IMF v Germany: Eurogroup keeps the fight under control

Main actors of yesterday’s Eurogroup. (left to right) Wolfgang Schauble, German Federal Minister for Finance, Jeroen Dijsselbloem, President of the Eurogroup and Dutch minister of Finance, Olli Rehn, Vice President of the European Commission, Luis De Guindos Jurado, Spanish Minister for Economic Affairs and Competitiveness. (Council of the European Union photographic library, 20/6/2013)

Main actors of yesterday’s Eurogroup. (left to right) Wolfgang Schauble, German Federal Minister for Finance, Jeroen Dijsselbloem, President of the Eurogroup and Dutch minister of Finance, Olli Rehn, Vice President of the European Commission, Luis De Guindos Jurado, Spanish Minister for Economic Affairs and Competitiveness. (Council of the European Union photographic library, 20/6/2013)

As it usually happens in the European Union, a much debated and infested with conflicting interests major issue, like the bank recapitalisation, will not be decided upon in one go but it will remain open for as much time as needed to mitigate differences. Yesterday evening the Eurogroup meeting, which usually precedes the Ecofin Council gathering, gave credit to this traditional and unwritten EU rule.

The Brussels Commission said was feeling happy with Eurogroup’s endorsement of the direct bank recapitalisation from the European Stability Mechanism with retroactive enforcement. At the same time Berlin clearly stated that it gives false impressions maintaining that the bank recapitalisations issue is settled. Facts seem to support Berlin’s reading of what happened yesterday. Let’s take one thing at a time.

Debt sustainability

Everything started some weeks ago when it became clear that the major Eurozone central banks and the ECB, which have acquired a large part of the Greek debt, refused to extend the maturities of the bonds they hold by buying new debt paper when the ones they got come to maturity. They said that such a swap may be taken as a direct subsidy to Athens, an aid action forbidden by their status. The Eurozone however in cooperation with the IMF agreed last December to a path for the Greek debt keeping it sustainable, so as the Fund can continue contributing to the country’s rescue programme. This agreement contained a long extension of maturities of the Greek bonds held by Eurozone’s central banks.

Now the IMF says the denial of the central banks to comply with this obligation creates a credit gap in Greece’s financing of the order of €4.5 billion in 2014. This makes the country’s debt unsustainable and prohibits the Fund from continuing its participation in the country’s rescue programme. Understandably the German central bank, the Bundesbank, is behind Eurozone central bank reluctance to extend the Greek debt maturities. Already the German minister of Finance Wolfgang Schaeuble expressed openly his worries over IMF’s demands by saying, “we Europeans must regulate our own affairs ourselves and terminate IMF’s presence in Eurozone”.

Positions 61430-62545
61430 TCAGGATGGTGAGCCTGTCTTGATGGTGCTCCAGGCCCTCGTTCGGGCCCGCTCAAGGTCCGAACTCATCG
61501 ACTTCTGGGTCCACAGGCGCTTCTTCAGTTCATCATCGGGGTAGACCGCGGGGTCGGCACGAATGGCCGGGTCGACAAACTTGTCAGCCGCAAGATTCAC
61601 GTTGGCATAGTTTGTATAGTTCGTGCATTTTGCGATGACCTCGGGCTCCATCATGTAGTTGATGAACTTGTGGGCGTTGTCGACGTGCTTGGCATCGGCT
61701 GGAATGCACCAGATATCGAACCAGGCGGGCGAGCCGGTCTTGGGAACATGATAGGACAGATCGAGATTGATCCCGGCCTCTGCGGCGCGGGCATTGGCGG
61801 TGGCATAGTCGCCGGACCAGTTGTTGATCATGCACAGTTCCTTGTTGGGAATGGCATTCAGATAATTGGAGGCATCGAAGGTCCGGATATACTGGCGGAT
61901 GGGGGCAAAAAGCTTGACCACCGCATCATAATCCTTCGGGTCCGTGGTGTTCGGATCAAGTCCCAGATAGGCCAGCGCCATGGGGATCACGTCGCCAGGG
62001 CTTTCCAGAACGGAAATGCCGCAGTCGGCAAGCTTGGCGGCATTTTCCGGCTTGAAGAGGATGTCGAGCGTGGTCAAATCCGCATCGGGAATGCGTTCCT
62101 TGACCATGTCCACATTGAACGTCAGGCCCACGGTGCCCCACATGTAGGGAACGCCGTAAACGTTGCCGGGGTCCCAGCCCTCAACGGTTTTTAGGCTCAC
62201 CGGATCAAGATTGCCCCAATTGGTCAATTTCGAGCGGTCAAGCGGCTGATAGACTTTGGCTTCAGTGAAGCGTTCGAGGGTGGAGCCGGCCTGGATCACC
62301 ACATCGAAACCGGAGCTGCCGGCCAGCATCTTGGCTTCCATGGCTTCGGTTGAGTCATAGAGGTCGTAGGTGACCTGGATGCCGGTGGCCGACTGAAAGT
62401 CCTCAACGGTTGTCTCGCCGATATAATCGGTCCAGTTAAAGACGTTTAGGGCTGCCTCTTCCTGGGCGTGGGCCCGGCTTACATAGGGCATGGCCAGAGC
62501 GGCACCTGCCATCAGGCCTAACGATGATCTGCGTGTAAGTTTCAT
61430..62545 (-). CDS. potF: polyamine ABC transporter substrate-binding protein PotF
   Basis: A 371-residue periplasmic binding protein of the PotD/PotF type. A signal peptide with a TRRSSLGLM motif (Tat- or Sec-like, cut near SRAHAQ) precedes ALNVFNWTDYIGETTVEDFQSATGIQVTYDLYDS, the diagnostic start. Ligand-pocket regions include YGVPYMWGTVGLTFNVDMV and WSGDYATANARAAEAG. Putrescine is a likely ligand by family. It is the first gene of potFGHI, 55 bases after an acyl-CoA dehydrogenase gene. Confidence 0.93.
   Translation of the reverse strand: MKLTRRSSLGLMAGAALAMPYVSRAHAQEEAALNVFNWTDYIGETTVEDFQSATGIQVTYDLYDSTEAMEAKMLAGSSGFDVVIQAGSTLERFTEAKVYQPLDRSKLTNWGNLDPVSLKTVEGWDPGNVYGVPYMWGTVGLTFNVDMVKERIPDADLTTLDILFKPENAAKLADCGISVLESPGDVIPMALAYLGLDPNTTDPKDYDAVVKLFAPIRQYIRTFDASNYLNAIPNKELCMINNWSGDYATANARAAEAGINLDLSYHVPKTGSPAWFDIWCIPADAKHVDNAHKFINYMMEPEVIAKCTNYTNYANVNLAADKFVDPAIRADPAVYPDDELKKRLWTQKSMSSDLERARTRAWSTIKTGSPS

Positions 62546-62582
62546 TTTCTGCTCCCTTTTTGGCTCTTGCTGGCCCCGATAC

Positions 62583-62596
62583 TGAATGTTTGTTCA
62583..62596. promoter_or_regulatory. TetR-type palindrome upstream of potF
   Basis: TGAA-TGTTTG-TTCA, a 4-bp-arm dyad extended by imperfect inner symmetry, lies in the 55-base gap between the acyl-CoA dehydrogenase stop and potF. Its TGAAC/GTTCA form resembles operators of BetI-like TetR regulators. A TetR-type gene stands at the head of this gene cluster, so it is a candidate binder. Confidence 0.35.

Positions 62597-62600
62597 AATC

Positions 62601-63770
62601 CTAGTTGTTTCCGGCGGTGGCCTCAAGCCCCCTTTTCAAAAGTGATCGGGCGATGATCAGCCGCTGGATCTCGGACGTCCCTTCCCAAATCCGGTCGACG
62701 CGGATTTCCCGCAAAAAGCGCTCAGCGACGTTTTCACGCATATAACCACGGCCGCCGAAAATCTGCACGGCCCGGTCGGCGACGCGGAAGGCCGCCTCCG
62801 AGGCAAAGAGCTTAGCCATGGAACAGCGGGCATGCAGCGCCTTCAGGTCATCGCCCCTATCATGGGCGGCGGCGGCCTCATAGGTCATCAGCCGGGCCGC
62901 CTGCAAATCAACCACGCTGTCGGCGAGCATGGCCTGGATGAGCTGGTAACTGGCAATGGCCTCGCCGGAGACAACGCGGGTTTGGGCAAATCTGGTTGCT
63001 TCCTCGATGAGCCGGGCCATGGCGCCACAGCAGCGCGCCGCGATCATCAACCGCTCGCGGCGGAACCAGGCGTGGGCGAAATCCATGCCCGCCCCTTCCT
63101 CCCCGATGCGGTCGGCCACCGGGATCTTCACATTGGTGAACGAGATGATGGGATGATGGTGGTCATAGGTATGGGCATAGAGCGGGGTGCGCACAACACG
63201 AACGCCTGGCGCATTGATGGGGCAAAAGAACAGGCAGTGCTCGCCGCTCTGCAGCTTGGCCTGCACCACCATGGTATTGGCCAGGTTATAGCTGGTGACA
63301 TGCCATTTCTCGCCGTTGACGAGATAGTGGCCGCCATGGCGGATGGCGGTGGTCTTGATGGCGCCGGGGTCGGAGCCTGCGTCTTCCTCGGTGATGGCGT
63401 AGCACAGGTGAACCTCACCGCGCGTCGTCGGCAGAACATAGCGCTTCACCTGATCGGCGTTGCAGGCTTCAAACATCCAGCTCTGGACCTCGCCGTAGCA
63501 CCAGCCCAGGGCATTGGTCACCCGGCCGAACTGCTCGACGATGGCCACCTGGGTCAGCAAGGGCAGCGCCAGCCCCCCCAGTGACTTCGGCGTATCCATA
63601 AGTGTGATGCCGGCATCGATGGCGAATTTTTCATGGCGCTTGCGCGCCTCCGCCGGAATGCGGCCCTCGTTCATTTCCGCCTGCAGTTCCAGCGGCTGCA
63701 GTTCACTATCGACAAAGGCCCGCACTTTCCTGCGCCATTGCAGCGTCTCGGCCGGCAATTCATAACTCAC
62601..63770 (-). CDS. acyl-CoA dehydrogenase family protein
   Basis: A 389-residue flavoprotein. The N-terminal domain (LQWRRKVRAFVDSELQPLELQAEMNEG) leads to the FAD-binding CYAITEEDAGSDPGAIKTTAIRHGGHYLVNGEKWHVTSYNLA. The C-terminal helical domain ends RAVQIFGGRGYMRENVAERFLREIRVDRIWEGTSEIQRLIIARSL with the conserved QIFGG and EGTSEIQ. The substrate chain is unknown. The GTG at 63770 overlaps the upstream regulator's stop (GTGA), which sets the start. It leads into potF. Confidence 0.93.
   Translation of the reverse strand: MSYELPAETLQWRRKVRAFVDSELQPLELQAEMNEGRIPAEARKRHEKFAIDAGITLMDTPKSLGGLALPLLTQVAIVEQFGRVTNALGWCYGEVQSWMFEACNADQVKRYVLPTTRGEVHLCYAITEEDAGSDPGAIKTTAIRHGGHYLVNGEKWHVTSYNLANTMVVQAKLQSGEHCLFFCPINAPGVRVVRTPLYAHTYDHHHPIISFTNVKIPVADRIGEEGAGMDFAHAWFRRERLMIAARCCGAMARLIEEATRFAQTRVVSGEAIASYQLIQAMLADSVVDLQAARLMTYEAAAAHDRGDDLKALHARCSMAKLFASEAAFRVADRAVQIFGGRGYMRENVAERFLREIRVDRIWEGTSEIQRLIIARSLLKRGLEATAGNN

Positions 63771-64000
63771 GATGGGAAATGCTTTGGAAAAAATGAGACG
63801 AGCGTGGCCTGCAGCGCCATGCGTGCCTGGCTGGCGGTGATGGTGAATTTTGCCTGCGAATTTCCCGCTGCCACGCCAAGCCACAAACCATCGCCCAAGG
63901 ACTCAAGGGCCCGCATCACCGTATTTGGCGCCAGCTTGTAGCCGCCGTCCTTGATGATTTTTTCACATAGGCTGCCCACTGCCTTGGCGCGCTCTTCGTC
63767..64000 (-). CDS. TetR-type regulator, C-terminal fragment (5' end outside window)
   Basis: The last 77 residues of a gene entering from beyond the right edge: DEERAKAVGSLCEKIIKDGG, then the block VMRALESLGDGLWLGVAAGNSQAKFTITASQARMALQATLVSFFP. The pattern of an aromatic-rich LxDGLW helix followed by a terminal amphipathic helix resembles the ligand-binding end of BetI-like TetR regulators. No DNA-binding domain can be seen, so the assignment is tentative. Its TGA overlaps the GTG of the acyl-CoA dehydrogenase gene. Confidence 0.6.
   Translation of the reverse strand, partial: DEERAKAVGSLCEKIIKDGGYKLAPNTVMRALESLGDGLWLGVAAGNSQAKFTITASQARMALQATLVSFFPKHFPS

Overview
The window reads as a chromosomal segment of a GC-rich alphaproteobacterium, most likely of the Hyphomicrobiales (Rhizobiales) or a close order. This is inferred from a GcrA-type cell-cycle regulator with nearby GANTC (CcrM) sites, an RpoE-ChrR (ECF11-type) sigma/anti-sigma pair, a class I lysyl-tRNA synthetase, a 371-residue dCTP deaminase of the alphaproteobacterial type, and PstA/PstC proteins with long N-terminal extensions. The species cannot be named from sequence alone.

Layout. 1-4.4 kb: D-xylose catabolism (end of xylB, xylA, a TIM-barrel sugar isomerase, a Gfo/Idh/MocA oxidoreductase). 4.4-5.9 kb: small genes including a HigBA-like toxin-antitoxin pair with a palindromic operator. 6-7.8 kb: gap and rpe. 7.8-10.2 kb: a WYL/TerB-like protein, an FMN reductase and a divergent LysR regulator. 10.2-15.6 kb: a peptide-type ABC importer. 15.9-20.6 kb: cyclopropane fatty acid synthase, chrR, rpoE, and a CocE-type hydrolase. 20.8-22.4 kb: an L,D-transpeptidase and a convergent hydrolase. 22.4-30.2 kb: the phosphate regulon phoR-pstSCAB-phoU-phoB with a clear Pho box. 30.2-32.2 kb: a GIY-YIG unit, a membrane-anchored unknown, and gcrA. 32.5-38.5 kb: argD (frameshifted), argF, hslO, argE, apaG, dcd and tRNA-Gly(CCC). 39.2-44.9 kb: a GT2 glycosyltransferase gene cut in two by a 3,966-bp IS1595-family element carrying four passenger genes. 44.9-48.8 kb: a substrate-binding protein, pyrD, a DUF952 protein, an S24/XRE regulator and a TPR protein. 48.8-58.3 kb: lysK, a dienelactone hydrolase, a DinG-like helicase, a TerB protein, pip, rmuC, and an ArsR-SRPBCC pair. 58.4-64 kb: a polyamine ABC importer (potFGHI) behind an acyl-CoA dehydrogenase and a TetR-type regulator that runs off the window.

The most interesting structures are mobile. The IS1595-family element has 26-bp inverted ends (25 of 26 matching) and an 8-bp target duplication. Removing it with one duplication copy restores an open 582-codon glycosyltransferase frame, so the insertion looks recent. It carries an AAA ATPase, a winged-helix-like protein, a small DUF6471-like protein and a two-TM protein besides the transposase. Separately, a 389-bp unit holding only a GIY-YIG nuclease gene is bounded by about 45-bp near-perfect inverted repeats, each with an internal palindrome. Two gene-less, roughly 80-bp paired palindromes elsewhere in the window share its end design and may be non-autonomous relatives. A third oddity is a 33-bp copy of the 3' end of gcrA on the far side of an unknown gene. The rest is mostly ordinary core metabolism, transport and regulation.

At this point it must be noted that the ESM funds having already been used to recapitalise the ailing Greek, Spanish, Irish and Portuguese banks are also charged to the relevant sovereigns thus increasing the public debt. In the case of Greece this arrangement makes the country’s debt barely sustainable. The four Greek commercial systemic banks have received capital injections from the ESB of €48.5bn. This amount has inflated the public debt bringing it at the limits of the country’s ability to serve it.

Central banks v IMF

Now add to that the denial of the major Eurozone central banks to extend the maturities of the Greek bonds they hold and the overall public debt of the country becomes overly non sustainable, forcing the IMF to step out. Brussels however, for an array of major and minor reasons, don’t like that at all. In view of this dead-end Commissioner Ollie Rehn and the President of Eurogroup and Dutch minister of Finance, Jeroen Dijsselbloem, both asked yesterday and the Eurogroup decided the direct recapitalisation of Eurozone’s ailing banks by the ESM with retroactive enforcement.

In this way the funds that have already been used for this purpose and have been also charged to the relevant sovereigns, increasing considerably the public debt, would now theoretically be subtracted from the public debt making it again sustainable and thus covering IMF’s objections about debt sustainability. At the same time however the Eurogroup, at a request obviously by Germany, set a backstop to the ESM funds that can be used to this purpose at €60bn. This amount however is quite inadequate given that only the Greek banks recapitalisation amounted, as stated above, at €48.5bn.

As things stand now the introductory comment of this article is quite justified. The Commission’s request, in order to keep the IMF in Europe was partly satisfied by Eurogroup. At the same time though the Eurozone ministers of Finance followed also Berlin’s request by setting this €60bn backstop on EMS funds use. In this way no side is totally happy. In any case the arrangement seems to permit the disbursement of the next instalment of soft loans to Greece of €8.5bn. This will cover the country financial until the end of the year. As for 2014 it’s rather certain that the Eurogroup will think of something to keep everybody…semi-happy.

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